Question: You’ve said that for long time trials, a rider should be able to go hard for approximately double the race distance. Does that hold true for short TTs, too? In other words, in training for a weekly 10-mile TT, should I do a race-effort 20-miler once a week, or break up the distance into shorter intervals? — Max M.
RBR Replies: If you can go at race effort for twice the race distance, then you aren’t riding hard enough during your races!
It’s important to be able to ride at least twice the distance of a long (40-50 mile) TT, but not at full race pace. For short TTs of around 10 miles, this changes to riding 3-5 times the race distance at a brisk clip without undue fatigue.
Once you can, it’s a matter of doing intervalsdesigned to increase your speed.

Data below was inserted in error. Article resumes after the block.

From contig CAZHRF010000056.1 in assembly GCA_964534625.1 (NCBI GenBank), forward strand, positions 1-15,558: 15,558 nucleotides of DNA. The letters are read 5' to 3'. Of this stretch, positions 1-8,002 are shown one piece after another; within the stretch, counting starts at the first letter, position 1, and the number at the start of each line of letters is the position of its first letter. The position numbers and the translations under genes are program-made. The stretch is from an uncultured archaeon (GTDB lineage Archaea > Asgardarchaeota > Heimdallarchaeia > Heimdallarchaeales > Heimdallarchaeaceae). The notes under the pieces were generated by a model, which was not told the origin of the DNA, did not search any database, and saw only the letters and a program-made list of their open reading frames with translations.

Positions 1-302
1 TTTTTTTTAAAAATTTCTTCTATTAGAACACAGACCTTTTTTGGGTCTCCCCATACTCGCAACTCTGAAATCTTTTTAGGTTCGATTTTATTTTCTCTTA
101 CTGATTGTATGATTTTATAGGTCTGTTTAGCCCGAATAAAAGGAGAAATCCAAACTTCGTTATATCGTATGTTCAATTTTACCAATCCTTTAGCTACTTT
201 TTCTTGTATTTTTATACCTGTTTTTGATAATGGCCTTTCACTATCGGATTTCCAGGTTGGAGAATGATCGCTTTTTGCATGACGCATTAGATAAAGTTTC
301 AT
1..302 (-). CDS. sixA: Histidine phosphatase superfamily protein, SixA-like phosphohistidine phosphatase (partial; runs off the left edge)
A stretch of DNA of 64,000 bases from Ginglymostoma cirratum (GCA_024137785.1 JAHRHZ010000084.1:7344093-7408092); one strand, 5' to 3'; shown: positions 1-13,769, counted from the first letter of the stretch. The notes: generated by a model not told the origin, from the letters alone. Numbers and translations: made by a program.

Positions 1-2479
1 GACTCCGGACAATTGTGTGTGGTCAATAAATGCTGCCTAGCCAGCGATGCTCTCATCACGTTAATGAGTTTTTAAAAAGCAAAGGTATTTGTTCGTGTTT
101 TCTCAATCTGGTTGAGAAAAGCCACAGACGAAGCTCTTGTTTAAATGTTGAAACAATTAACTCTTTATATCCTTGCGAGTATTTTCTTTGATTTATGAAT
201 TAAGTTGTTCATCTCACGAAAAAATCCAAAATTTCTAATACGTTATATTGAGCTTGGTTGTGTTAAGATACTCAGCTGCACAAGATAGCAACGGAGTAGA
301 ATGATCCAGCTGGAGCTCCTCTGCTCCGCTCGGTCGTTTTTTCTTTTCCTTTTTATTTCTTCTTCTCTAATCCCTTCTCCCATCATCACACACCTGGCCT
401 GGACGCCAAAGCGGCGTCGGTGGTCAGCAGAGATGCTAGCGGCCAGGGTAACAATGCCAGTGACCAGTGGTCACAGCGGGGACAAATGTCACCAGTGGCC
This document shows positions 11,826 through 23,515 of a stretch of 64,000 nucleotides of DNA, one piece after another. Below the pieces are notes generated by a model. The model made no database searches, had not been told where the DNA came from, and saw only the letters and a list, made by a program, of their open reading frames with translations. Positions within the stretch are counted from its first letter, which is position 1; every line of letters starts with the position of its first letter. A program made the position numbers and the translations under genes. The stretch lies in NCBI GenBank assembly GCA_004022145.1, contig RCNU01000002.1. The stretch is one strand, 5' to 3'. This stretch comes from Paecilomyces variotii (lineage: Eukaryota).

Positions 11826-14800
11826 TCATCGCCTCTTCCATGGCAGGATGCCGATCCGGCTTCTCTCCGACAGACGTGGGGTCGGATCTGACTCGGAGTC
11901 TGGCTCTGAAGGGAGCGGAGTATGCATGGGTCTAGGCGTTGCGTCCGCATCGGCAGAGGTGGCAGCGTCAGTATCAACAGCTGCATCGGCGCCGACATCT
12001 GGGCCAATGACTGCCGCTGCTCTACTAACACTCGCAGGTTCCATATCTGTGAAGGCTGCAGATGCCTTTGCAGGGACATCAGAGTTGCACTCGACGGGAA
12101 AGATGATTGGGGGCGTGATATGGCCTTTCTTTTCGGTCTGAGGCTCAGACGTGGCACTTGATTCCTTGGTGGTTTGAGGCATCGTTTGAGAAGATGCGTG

We get fast by training fast, not by training at less than race speed. Studies suggest that the best workout protocol for 10-mile TTs is something in the range of five 3-minute efforts at slightly faster than race intensity.
A close second would be 30-40 seconds hard, followed by 20 seconds of easy spinning, repeated 10-15 times.
One more point: It’s hard to push yourself at time-trial intensity every week all summer. That’s quite a bit of mental suffering.
Be sure that you’re enthused about each race. If not, your performance will suffer and you may misinterpret the slower times as a training mistake when in fact you’re over-raced or over-trained.